How else can condensation occur?
Condensation is also likely to become a problem where airflow is restricted, like behind heavy furniture or inside dark wardrobes. This can lead to a pervasive musty smell and the growth of black mould on the walls, furniture and even on your less worn items of clothing. Such problems are not solely the domain of period properties and whether you live in a flat, bungalow or large detached property you can be affected by condensation.
The majority of severe condensation episodes happen in winter and when you open your curtains to find your windows smothered in the pesky wet stuff it is a sure sign of an underlying issue that must be addressed. If left unresolved you could soon have rotten window frames, black mould and it can even begin to impact on your health, not to mention your wallet!
One detrimental impact of our drive to become greener, more energy conscious and insulated in our properties is that through improved draft-proofing, double glazing and the closing of chimneys etc. We have increased the relative humidity of the air inside our properties.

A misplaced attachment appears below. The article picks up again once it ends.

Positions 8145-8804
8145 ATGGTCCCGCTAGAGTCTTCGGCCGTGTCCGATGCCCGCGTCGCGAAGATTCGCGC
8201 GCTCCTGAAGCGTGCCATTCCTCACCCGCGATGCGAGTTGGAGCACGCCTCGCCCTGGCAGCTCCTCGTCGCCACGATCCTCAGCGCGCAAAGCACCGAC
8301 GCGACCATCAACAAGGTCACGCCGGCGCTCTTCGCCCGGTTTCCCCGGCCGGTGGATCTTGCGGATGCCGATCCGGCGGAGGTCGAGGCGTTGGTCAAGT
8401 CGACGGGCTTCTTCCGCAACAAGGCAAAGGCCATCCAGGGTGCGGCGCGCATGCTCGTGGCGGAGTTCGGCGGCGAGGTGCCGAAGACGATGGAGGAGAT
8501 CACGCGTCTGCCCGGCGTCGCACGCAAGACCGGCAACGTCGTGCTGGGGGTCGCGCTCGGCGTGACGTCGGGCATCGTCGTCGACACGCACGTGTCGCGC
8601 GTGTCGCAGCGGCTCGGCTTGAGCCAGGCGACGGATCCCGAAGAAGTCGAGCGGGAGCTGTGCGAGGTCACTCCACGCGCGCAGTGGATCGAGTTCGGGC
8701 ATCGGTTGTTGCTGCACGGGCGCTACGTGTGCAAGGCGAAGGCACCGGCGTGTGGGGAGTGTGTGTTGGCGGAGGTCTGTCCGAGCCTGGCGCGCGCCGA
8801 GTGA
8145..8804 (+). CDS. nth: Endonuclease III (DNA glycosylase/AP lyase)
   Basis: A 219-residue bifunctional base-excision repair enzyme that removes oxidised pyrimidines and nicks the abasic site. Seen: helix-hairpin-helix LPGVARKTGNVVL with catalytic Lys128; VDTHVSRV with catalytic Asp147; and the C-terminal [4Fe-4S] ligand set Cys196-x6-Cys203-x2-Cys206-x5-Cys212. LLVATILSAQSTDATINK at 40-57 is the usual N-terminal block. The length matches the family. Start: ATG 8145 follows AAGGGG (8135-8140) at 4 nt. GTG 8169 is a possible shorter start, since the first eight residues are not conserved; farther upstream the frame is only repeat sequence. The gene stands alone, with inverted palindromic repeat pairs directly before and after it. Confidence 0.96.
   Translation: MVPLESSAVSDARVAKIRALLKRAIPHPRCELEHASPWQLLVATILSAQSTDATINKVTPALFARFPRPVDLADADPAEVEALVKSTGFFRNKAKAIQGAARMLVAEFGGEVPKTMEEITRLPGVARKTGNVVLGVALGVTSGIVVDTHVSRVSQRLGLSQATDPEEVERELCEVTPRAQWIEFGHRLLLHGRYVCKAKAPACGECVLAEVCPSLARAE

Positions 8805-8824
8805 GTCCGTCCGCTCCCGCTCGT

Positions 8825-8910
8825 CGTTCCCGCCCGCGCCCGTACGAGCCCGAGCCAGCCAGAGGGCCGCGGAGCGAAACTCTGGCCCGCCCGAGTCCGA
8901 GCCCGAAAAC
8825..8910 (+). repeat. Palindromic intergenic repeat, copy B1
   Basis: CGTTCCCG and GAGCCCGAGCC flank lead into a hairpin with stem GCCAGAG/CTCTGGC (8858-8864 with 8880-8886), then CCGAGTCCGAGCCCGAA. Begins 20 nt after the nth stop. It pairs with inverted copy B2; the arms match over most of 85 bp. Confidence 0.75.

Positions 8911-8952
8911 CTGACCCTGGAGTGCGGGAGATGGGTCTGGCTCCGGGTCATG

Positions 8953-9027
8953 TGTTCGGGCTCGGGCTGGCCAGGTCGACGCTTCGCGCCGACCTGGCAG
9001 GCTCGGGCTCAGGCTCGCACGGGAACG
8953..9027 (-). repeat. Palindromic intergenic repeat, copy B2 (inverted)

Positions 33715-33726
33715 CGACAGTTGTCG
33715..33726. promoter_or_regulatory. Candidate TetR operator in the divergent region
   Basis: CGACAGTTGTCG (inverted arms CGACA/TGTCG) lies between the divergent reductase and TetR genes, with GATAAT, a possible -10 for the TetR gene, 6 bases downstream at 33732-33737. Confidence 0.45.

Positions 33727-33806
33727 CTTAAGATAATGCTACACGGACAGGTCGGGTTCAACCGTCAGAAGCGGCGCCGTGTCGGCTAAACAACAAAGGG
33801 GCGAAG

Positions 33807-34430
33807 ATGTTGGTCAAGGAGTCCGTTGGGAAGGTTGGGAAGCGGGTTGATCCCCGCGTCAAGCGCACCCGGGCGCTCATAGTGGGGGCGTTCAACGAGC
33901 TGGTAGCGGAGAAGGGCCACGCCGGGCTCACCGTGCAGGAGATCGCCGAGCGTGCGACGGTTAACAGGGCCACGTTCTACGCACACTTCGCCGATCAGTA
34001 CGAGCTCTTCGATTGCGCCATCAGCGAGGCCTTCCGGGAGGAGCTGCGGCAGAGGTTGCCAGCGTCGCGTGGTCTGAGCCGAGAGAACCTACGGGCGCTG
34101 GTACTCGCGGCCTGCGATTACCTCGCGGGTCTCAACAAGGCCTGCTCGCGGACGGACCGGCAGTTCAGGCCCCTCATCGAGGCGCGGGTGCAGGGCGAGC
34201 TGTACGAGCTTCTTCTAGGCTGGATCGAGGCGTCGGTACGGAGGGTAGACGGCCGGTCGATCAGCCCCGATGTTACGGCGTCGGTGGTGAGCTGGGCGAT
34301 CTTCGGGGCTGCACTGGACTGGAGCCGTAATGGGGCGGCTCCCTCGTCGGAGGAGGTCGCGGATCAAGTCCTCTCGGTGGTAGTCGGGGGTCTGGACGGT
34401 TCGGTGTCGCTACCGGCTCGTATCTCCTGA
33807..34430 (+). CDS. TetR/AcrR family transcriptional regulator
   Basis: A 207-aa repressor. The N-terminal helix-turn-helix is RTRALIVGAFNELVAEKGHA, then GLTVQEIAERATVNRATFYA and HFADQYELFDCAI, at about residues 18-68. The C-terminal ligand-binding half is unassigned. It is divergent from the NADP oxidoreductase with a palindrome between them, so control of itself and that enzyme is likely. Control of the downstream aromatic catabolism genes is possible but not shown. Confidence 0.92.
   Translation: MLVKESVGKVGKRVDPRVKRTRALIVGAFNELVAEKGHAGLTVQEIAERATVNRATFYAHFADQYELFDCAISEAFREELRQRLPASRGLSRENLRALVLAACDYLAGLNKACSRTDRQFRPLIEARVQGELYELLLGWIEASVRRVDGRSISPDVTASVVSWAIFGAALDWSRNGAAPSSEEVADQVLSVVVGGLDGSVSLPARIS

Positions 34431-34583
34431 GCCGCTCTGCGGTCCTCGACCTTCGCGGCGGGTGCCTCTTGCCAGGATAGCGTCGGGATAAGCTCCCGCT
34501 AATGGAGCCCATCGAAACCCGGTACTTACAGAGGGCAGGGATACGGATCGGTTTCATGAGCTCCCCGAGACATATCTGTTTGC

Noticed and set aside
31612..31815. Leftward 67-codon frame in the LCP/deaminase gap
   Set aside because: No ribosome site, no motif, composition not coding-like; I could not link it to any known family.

Why should you get rid of the condensation?
Addressing the issue of condensation will have a positive impact on the health of inhabitants and the risks associated with not dealing with condensation are many, but include:
- Detrimental impact on health through black mould and humidity
- Time-wasting of housing maintenance workers addressing the same recurring problems
- The financial impact of dealing with the issue time and again
- Damage to property and possessions
- Unpleasant musty smell that can be very hard to mask
There is no need to become accustomed to condensation. It is a problem for so many and yet it is not insurmountable, rather there are simple solutions. The longer the condensation is left unresolved the more expensive the work to address it will be.